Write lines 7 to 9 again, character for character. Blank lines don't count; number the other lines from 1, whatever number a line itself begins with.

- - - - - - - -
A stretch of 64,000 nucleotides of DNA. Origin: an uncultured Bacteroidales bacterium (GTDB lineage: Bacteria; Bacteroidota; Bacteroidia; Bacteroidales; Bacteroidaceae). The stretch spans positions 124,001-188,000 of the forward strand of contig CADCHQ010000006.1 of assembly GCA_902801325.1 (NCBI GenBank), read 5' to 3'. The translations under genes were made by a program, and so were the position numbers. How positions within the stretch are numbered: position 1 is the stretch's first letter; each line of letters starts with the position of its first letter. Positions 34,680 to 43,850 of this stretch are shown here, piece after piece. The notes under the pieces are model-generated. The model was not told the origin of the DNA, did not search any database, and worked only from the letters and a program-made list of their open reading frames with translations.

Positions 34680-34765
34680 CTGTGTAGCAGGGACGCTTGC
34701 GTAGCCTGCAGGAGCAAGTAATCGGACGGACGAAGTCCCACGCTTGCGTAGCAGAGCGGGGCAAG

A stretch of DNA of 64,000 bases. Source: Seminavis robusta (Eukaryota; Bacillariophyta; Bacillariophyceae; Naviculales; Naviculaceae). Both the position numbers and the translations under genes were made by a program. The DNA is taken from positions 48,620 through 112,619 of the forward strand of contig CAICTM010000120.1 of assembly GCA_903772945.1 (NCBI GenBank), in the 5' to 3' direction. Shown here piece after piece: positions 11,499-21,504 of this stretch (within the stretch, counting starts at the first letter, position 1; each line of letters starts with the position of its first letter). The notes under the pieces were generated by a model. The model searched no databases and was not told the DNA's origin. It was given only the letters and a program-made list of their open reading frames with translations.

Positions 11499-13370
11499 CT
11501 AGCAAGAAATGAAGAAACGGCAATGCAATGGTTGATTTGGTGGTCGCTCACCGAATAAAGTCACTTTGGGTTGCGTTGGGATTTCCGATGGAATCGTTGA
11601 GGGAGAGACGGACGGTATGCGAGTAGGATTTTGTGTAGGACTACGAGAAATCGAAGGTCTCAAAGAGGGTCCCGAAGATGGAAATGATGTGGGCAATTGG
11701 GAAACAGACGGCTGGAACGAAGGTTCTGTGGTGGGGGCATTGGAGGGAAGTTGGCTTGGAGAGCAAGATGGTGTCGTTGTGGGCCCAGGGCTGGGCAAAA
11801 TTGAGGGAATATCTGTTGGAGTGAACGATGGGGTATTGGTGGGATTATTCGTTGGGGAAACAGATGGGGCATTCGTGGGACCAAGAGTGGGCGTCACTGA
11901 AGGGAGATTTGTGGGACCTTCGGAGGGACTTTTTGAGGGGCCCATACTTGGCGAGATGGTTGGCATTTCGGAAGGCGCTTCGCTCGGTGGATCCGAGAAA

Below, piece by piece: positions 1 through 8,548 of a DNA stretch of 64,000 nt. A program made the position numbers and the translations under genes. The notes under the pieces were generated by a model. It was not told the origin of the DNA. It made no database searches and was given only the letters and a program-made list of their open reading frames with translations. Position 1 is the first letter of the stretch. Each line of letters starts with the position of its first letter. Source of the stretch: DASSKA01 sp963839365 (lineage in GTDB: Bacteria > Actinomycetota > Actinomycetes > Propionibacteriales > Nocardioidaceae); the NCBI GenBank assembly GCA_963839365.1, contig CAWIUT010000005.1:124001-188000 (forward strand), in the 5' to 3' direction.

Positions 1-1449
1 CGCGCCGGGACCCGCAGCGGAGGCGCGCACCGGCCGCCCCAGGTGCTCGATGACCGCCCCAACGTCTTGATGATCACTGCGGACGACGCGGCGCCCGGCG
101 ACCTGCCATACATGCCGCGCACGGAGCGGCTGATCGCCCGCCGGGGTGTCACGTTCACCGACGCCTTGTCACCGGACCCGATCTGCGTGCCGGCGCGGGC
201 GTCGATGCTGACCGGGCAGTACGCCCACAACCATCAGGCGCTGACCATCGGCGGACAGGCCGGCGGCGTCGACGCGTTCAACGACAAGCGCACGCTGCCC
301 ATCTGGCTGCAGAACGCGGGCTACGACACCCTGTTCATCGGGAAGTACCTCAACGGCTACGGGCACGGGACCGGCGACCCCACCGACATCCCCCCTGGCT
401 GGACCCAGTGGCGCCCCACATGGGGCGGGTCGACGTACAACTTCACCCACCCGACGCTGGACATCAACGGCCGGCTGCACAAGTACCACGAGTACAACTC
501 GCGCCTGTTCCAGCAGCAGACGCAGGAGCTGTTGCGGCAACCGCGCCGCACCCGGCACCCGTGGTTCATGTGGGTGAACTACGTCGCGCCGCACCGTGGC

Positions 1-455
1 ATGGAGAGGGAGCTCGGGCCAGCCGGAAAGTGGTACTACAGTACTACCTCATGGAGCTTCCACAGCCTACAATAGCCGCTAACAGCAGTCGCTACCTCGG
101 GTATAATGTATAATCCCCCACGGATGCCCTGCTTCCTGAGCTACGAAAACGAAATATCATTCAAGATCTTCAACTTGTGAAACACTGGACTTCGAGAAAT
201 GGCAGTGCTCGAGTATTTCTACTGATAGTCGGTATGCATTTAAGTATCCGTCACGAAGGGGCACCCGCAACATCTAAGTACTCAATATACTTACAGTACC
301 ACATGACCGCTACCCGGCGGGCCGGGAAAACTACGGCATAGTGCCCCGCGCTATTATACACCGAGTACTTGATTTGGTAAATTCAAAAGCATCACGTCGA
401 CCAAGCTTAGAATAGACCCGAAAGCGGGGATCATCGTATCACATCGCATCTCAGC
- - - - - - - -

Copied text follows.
11499 CT
11501 AGCAAGAAATGAAGAAACGGCAATGCAATGGTTGATTTGGTGGTCGCTCACCGAATAAAGTCACTTTGGGTTGCGTTGGGATTTCCGATGGAATCGTTGA
11601 GGGAGAGACGGACGGTATGCGAGTAGGATTTTGTGTAGGACTACGAGAAATCGAAGGTCTCAAAGAGGGTCCCGAAGATGGAAATGATGTGGGCAATTGG